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Law, Crime & Justice Travel & Auto

How to Decide Whether or Not to Pass a Slow Cop

tl;dr
If you need to pass a cop, make sure you’re not doing anything illegal and there are no obvious reasons why the cop would be driving slowly, then go for it.

The Long Version
It’s a chilly December’s day, and Barb is driving down a 4-lane divided highway on her way to pick up her dry cleaning. She had recently been standing nearby when a deer jumped off a cliff and splattered blood all over her good dress. Goodness, just Barb’s luck!

The speed limit on the road is 65, and Barb is going right about that—perhaps even a tick over. Traffic is pretty minimal; she’s passed a few cars, and she’s also been passed by a few others. But for the most part the roads are empty. Barb sees a car driving rather slowly in front of her, so she puts on her blinker, gets into the left lane, and begins to cruise around the slowpoke.

And that’s when she realizes… she is passing a cop.

Barb glances at her speedometer, assuming she must be speeding, but is relieved to see she’s going exactly the speed limit. So why is the cop driving so slow? Should she continue to pass him? Should she slow down and go his speed? Should she pull back in behind him? There are many variables to consider.

  • Barb first must make certain she isn’t in fact speeding. She sees she’s going 65, but is 65 definitely the speed limit? Is her speedometer accurate?
  • She also must make sure that if she is to complete the passing of the cop, she is comfortable having him follow her. She should make certain that she has no taillights out, her insurance is up to date, her license plate tabs aren’t expired, and there are no illegal aliens riding in her trunk.
  • Passing the cop while going the speed limit may indicate he’s going slower for some other reason. Are the roads bad? Is there an obstacle ahead?
  • Did Barb witness any other cars pass the cop before her? If she’s not the first one to pull off the daunting move, she should be okay with proceeding.
  • Likewise, are there other cars behind Barb also planning to pass? If so, this is a very safe move. Barb will pass, get ahead of the slow cop, and put another car in between her and the cop (unless they speed around her, too).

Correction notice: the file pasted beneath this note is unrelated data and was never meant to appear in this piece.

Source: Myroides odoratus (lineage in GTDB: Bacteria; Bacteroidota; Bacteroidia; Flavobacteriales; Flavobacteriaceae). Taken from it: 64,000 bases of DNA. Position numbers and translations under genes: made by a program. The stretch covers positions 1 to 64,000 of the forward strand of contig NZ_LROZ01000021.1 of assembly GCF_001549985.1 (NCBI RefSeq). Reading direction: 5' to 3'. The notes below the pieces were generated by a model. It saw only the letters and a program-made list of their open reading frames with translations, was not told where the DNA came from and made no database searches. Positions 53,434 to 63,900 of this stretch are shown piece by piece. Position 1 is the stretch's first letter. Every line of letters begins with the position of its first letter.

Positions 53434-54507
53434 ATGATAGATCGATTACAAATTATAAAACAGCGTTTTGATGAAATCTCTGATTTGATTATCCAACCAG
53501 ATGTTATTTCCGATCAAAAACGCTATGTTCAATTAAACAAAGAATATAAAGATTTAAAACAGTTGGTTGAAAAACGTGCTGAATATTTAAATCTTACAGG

• Barb must also consider the unlikely possibility that the cop has slowed down intentionally so that she can pass them… and then they can then pull her over for a prior infraction.
  • If Barb chooses for some reason not to pass and continue driving alongside the cop, she is now blocking what is meant to be a passing lane. Driving right alongside the cop should not be an option.
  • If Barb opts to pull back in behind the cop, now she suddenly looks like she has something to hide. That could be enough to arouse suspicion from the cops, who may keep a close eye on her.
  • Pulling back behind the slow cop and waiting for another daring car to pass may be the smartest, safest move. Play it safe until someone else shows whether or not passing will get them in trouble.

In the end, if the cop is in fact driving more than 5mph under the limit, there are no obvious driving hazards, Barb isn’t breaking any other laws, and she is good to go on insurance, license, and registration, she should go for it and pass the cop and continue driving at or below the posted speed limit. What’s really the worst that happens? If she gets pulled over, it will be very interesting to see what the cop’s reasoning could possibly be.

My Hot Take:
While typically initially hesitant, I have passed many police cars before and have never had one pull me over. (Of course, I wouldn’t do it if I had something to hide.) The best way to do it is in a group. Either be the first to go and have others follow you, putting them in the line of fire; or follow others who have passed once you know it’s safe and/or legal to do so.

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